the service from the possibility of a future Electric Boat Company
monopoly. Originally called USS V-1 through V-9 (SS-163 through
SS-1711), the nine submarines were renamed in 1931 as Barracuda,
Bass, Bonita, Argonaut, Narwahl, Nautilus,
Dolphin, Cachalot, and Cuttlefish, respectively.
All served in World War Two, six of them on war patrols in the central
Pacific, and among those, one – Argonaut – was lost
to enemy action.
photograph of Bass and S-46 (SS-157) at Coco
Solo in the Panama Canal Zone between the wars makes clear how
much larger the early V-class boats were than their predecessors.
S-46, launched by Electric Boat in September 1923,
displaced 963 tons (surfaced) on 225 feet; Bass (then
V-2), launched only a year later, weighed in at 2,119 tons on
342 feet. This extraordinary increase in length and displacement
was necessitated by the speed and endurance required of a true
through V-3 –
The first three
V-boats were funded in fiscal year 1919, laid down at the Portsmouth
Navy Yard in October and November 1921, and commissioned somewhat
less than a year apart between 1924 and 1926. Significantly, V-1,
V-2, and V-3 were the only members of the class designed to satisfy
the Navy’s original “fleet-boat” requirement for
high surface speed. These were large and powerfully-engined submarines,
displacing 2,119 tons surfaced and 2,506 tons submerged on a length
of 342 feet. The propulsion plant was divided between two separate
engine rooms – forward and aft of the control room –
with two 2,250-horsepower main-propulsion diesels aft, and two independent
1,000-horsepower diesel generators forward. The latter were primarily
for charging batteries, but to reach maximum surface speed, they
could augment the mechanically-coupled main-propulsion engines by
driving the 1,200-horsepower electric motors in parallel. The three
boats were partially double-hulled and fitted forward with buoyancy
tanks inside a bulbous bow for better surface sea-keeping. They
were armed with six torpedo tubes – four forward and two aft
– plus a 5-inch/51-caliber deck gun.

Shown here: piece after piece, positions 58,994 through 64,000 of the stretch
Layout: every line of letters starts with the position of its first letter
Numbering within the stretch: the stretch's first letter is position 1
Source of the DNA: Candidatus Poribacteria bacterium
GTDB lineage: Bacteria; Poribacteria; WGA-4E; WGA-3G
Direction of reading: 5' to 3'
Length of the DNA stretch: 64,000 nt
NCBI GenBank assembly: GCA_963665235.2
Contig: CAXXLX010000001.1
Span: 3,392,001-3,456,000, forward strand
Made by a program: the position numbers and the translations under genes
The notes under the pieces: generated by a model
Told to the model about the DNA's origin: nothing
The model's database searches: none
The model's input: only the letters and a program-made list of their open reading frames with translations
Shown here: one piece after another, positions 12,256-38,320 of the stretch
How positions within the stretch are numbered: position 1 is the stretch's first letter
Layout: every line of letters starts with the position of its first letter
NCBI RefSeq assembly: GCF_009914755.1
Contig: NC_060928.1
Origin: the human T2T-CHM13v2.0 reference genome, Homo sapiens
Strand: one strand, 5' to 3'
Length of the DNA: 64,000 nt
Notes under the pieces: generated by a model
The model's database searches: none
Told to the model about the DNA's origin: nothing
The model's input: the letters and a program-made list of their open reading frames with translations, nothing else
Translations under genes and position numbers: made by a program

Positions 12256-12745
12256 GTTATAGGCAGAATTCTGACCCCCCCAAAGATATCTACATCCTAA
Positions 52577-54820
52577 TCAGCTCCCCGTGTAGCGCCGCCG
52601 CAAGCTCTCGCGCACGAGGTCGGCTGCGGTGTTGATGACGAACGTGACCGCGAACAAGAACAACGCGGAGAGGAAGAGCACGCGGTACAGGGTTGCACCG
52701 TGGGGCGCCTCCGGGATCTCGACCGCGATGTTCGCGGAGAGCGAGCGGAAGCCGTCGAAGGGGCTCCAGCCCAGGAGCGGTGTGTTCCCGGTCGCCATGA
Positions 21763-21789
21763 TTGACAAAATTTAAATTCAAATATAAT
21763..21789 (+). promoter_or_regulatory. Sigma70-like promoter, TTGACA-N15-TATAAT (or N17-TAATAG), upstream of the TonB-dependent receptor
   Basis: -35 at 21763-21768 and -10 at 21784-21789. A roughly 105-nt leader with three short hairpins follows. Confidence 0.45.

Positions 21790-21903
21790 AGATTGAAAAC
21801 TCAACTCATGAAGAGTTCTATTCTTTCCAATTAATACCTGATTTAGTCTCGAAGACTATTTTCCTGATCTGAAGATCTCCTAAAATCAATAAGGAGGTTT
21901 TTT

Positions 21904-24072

the operational performance of the first three V-boats was only
mediocre. Designed for 21 knots on the surface, they only made 18.7,
and also failed to make their submerged design speed of 9 knots.
As built, they were somewhat too heavy forward, which made them
poor sea boats, even after replacing the original deck guns with
smaller 3-inch/50-caliber models to save weight. Moreover, both
the main propulsion diesel engines and their original electric motors
were notoriously unreliable, and full-power availability was rare.
Renamed Barracuda, Bass, and Bonita in
1931, they were decommissioned in 1937, and only the imminence of
World War Two provided a reprieve, in preparation for which they
were recommissioned in September 1940. Just before Pearl Harbor,
the three boats were transferred to Coco Solo, Panama Canal Zone,
and each made a number of defensive war patrols – without
seeing any action – off the approaches to the Panama Canal.
All three boats
were overhauled in Philadelphia between late 1942 and early 1943
and converted to cargo submarines by removing both torpedo tubes
and main engines, thereby leaving them solely dependent on their
diesel generators for propulsion. Because this rendered the boats
severely under-powered, they apparently never served operationally
in their cargo-carrying role but instead were relegated to training
duties at New London until just before the end of the war in 1945.
After decommissioning, Barracuda and Bonita were
scrapped, and Bass was scuttled as a sonar target near